Enhanced Authentication - MQTT 5 Essentials Part 11

Enhanced Authentication - MQTT 5 Essentials Part 11

author Georg Held

Written by Georg Held

Category: MQTT 5 MQTT 5 Essentials HiveMQ IoT Security Auth

Published: March 6, 2020

Updated: June 29, 2023

Welcome to Part 11 of our MQTT 5 Essentials series. In Part 10 of this series, we delved into the concept of Topic Alias within MQTT 5. We explored its role in optimizing bandwidth usage and reducing network overhead, providing invaluable insights into enhancing overall efficiency. In this article, we will cover Enhanced Authentication.

Modern IoT projects have evolved into large, complex projects, especially when robust security measures are paramount. These expansive initiatives often involve collaboration between multiple vendors and teams. Adhering to internationally accepted standards becomes crucial to streamline the challenges encountered in such projects. Enhanced Authentication helps ensure compliance with these standards.

Implementing Challenge-Response Authentication

By incorporating challenge-response authentication into your MQTT 5 implementation, you can access industry-standard authentication mechanisms like the Salted Challenge Response Authentication Mechanism (SCRAM) or the Kerberos protocol. These widely recognized protocols further bolster the security of your IoT infrastructure by adding a layer of verification.

What is Authentication Flow in MQTT?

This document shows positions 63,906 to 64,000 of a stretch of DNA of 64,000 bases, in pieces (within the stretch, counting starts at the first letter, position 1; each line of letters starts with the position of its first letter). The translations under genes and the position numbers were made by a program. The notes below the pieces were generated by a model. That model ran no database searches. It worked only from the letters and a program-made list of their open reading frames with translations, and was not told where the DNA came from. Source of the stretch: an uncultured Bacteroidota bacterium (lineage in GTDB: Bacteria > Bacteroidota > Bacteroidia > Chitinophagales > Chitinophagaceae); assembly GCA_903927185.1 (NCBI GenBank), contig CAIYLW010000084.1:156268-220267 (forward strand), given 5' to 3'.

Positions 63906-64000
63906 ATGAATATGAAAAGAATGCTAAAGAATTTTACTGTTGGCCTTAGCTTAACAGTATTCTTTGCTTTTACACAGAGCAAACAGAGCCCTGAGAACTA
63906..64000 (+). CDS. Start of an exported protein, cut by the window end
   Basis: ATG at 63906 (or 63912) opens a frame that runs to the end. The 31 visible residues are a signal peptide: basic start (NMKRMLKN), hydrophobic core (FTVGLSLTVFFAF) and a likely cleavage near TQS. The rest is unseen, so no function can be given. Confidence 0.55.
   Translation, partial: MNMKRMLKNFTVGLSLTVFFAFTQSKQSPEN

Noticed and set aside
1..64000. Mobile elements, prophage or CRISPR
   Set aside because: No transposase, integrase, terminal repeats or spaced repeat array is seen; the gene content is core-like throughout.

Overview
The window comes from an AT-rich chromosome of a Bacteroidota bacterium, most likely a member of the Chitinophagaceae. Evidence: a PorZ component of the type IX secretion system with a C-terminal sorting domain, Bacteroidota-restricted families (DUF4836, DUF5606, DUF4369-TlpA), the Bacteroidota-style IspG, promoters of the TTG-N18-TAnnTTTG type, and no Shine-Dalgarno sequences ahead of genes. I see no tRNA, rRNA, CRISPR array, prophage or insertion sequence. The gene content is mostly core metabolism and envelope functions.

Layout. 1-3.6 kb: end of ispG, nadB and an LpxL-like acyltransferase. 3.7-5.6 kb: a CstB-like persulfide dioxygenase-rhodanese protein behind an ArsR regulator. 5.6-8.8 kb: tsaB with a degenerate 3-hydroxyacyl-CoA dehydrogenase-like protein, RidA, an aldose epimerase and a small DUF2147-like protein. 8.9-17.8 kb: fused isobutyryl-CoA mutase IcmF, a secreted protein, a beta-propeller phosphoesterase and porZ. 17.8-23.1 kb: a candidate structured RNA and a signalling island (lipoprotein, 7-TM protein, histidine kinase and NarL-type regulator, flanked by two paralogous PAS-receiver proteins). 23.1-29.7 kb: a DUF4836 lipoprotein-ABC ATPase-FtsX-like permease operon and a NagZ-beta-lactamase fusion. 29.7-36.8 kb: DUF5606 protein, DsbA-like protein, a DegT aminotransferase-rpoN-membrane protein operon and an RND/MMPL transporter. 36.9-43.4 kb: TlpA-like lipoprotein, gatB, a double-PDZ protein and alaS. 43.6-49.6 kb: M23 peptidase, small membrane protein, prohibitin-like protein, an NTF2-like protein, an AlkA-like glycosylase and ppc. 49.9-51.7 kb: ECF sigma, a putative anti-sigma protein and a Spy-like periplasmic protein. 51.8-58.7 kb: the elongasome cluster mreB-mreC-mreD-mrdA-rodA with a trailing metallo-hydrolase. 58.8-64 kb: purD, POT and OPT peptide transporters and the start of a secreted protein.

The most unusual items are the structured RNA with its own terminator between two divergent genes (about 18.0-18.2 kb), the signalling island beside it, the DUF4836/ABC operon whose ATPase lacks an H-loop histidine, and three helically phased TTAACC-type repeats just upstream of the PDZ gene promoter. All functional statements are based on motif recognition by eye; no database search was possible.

The authentication flow in enhanced authentication relies on three MQTT message types: CONNECT, CONNACK (already present in MQTT v3), and the new MQTT v5 AUTH message. Clients send CONNECT messages, while the server sends CONNACK messages. Both message types are used once during each authentication process. On the other hand, AUTH messages can be used multiple times by both the server and the client.

Get a perfect introduction to MQTT protocol.

The core of the authentication flow revolves around two message properties: the Authentication Method (identified by byte 21) and the Authentication Data (identified by byte 22). These properties are set on every message involved in the enhanced authentication flow.

Authentication Flow

Authentication Flow

Authentication Method in MQTT

With the Authentication Method the client and server can select and describe the agreed-upon authentication approach. It is represented by method strings commonly used to identify SASL (Simple Authentication and Security Layer) mechanisms. For instance, examples of method strings include SCRAM-SHA-1 for SCRAM with SHA-1 or GS2-KRB5 for Kerberos.

The Authentication Method assigns significance to the exchanged data during enhanced authentication and should remain constant throughout the process, ensuring consistency and integrity.

Authentication Data in MQTT

Authentication Data refers to binary information utilized during the authentication process. It typically involves transferring encrypted secrets or protocol steps in multiple iterations. The specific content of the data heavily relies on the chosen mechanism employed in enhanced authentication and is specific to the application in use.